Friends, acquaintances, and people that lack self-respect and teeth who root for the St. Louis Blues, I want to take you back to a time in the not-so-distant past. A time when gasoline cost $1.40 per gallon. A time when Aramark served weird grey meats on buns and sold them for 8 dollars as hamburgers at the United Center. A time when WWF referred to awesome wrestling and not animal charities. April 2002 to be exact.
On April 18th, 2002 the Chicago Blackhawks were gearing up for their first playoff game since Claude Lemieux hung four points on Jeff Hackett to send them to the golf course in 1997. They’d enter the playoffs as a 5 seed, facing the St. Louis Blues in the opening round.
Fans had waited 5 years for playoff hockey and their positivity radiated throughout the streets of Chicago. “Could this be the year, dad?” a young girl would ask her father. “Well sweetie, it could be the year. You see, this year we have Phil Housley to lead our power play. We have Tom Fitzgerald to do something that he does. And we have sandpaper and grit in guys like Lyle Odelein and Aaron Downey. Sandpaper and grit are very important, honey. Those two things, along with being good in the room and having good leaders basically are the recipe for success in the Stanley Cup Playoffs. Remember that when you’re an adult and you want to talk about hockey with other people who are smart hockey fans. 12 years from now, you’ll be the smartest hockey person if you remember that toughness and leadership = wins.”
Like I said, optimism and hockey knowledge basically flooded the streets. And that, friends, was why the area around the United Center began to be gentrified. Because Chicago knew, together, that 2002 was the year that the Roar would return to West Madison Street.
Brian Sutter had taken over the head coaching duties of the Blackhawks in 2002. He replaced Alpo Suhonen, and Sutter did some pretty cool things like make sure his team scored more goals than they gave up, win more games than they lost, AND he kept Eric Daze healthy all year. Truly remarkable accomplishments that undoubtedly pleased Emperor Bill Wirtz. A long playoff run was nigh.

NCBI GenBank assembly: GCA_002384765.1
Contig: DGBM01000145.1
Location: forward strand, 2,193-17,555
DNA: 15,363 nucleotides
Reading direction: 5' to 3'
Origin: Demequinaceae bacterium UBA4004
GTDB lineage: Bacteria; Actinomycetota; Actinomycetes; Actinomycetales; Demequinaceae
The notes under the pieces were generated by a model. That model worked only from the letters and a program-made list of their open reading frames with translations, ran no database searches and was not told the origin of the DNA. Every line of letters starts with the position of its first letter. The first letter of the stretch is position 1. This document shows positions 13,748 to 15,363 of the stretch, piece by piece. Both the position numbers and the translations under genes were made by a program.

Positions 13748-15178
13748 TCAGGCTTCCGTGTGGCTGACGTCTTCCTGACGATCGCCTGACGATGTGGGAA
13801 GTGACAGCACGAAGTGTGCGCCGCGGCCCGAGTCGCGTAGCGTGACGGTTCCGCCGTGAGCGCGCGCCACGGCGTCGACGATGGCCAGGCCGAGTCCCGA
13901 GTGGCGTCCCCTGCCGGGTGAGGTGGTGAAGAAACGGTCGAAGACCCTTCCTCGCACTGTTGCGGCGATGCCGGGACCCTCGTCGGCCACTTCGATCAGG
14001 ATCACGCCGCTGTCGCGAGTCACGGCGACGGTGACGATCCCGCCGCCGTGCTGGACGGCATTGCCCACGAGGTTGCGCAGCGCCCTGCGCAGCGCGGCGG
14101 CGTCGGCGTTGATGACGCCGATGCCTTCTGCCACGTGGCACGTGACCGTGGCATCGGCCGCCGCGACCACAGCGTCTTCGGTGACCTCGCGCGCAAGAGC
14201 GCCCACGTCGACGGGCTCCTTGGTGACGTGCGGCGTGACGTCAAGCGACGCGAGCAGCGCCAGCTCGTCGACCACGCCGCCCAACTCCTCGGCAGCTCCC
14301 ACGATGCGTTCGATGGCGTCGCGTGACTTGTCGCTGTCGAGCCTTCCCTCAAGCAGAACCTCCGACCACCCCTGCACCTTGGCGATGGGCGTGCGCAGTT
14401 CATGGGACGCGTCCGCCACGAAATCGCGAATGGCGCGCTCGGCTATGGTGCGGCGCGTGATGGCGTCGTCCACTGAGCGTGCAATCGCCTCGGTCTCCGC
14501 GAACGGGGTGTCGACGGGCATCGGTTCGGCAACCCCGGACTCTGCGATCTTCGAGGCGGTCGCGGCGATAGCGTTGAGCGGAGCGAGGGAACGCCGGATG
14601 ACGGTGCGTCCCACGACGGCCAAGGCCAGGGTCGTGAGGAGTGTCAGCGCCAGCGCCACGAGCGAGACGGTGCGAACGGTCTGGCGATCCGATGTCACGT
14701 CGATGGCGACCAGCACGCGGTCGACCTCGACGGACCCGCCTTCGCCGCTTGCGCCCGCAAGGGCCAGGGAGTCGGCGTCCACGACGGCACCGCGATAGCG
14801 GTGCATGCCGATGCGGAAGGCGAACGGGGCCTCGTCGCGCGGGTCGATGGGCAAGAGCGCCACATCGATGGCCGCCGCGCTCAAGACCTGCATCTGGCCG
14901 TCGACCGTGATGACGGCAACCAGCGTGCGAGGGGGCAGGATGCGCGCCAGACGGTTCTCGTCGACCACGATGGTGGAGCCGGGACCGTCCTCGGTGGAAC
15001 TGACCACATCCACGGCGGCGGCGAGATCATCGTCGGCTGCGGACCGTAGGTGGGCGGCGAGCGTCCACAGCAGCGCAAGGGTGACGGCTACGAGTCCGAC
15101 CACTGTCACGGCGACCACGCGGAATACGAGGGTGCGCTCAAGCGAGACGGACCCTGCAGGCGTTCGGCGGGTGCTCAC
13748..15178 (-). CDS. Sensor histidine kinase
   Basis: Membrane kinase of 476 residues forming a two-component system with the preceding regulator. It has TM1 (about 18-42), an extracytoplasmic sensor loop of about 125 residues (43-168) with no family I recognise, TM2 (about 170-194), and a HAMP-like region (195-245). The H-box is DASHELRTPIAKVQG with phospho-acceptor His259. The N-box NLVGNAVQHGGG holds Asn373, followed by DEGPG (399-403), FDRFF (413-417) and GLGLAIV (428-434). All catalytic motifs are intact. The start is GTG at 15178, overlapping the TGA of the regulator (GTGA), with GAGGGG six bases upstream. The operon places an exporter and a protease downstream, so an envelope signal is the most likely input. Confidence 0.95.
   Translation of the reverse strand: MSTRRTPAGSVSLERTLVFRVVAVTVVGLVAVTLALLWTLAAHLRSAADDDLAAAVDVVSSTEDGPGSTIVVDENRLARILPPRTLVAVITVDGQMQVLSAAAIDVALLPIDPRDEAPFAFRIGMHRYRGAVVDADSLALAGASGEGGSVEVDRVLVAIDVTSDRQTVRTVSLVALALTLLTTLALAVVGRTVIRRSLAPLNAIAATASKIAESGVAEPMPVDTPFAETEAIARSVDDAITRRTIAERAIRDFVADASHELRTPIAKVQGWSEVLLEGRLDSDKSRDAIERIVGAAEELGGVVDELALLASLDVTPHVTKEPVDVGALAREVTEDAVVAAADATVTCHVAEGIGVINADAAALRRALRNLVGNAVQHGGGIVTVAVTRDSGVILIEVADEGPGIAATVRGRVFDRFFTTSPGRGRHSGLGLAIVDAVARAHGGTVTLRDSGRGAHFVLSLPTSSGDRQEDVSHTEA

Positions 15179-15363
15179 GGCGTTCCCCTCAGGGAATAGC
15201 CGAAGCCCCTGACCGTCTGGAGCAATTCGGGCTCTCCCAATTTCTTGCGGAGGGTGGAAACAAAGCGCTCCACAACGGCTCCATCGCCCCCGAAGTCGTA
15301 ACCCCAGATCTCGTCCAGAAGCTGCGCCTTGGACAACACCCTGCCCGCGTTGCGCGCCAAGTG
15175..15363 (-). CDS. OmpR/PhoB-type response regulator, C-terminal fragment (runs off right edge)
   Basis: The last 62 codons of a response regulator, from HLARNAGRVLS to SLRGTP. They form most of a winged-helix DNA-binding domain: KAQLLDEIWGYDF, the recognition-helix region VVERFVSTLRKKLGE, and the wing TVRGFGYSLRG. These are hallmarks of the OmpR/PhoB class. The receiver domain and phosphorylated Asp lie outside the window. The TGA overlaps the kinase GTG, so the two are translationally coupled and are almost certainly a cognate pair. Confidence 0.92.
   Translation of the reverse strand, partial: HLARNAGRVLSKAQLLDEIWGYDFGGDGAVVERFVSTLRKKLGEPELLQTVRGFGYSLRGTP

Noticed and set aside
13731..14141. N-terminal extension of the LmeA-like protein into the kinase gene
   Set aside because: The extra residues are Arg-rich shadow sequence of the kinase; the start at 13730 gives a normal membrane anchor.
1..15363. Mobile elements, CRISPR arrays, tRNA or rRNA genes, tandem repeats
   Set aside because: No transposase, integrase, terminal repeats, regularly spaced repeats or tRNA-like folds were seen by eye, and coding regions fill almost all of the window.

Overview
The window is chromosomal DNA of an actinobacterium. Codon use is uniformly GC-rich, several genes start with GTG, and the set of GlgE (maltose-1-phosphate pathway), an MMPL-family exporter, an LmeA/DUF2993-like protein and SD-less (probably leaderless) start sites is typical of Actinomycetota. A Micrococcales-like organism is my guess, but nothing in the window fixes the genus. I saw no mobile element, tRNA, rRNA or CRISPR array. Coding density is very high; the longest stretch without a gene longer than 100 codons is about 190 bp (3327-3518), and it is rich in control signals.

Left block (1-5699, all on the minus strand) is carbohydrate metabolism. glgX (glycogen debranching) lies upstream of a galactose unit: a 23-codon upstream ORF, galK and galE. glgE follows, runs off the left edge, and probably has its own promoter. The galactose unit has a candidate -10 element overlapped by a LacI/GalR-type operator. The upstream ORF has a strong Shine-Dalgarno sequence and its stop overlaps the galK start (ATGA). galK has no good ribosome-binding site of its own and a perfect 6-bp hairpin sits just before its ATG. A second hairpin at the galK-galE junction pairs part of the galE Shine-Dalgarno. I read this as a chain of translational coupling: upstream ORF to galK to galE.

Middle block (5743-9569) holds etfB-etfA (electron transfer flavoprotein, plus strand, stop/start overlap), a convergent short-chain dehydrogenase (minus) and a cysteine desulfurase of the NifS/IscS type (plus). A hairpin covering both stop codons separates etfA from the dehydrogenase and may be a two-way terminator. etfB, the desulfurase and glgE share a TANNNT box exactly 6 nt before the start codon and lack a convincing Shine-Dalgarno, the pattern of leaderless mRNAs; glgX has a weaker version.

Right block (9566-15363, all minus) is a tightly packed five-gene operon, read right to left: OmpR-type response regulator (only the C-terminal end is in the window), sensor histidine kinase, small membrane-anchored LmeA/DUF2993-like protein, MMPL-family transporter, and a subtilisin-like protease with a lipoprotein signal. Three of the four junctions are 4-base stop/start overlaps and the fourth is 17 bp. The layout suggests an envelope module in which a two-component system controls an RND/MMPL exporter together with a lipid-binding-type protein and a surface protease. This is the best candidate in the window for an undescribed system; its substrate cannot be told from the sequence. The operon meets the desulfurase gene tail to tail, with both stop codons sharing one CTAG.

Anyway, back to the date at hand. April 18th, 2002. Sutter and company traveled down to Hell and got prepared to take Game 1 against the aging, decrepit, turd sandwich-eating, shanty dwellers. A 4/5 seed matchup for the ages. Old rivals, set to go to battle once again. Sutter, taking on his old nemesis and mustachioed mouthbreather (at the time, he’s reformed now) Joel Quenneville.
Without describing it in too much detail, your Chicago Blackhawks mopped the floor with St. Louis in game 1. A 2-1 victory that probably could’ve easily been 8 or 12 to 1. Alexander Karpovtsev scored the game winner and was unsurprisingly the first star of the game. His on-ice vision and his ability to activate Sutter’s complicated breakout was too much for the Blues to handle and he happily put Chicago into the driver’s seat for the series. Also, according to ESPN, St. Louis couldn’t even afford to sell out a playoff game because the city is actually filled with garbage fans. Seriously the building as at 94% capacity.
Game 2 took place on 4/20 (ha!) and the Blues cheated to win 2-0. For some reason, the NHL would only let Aaron Downey play 7 minutes for Chicago and that clearly impacted the momentum and grindiness of the Hawks.
Who even cares about that loss though. The Blackhawks were happy to be out of hotels that were infested with St. Louis rats and Provel globs. They were getting prepared for game 3 at home – The NEW Madhouse on Madison. The playoff atmosphere was palpable, fans were buying Joe Reekie sweaters with NHL Playoffs patches sewn on left and right. The Fandemonium was running out of novelty Michael Jordan gear. There was finally hockey in April in Chicago!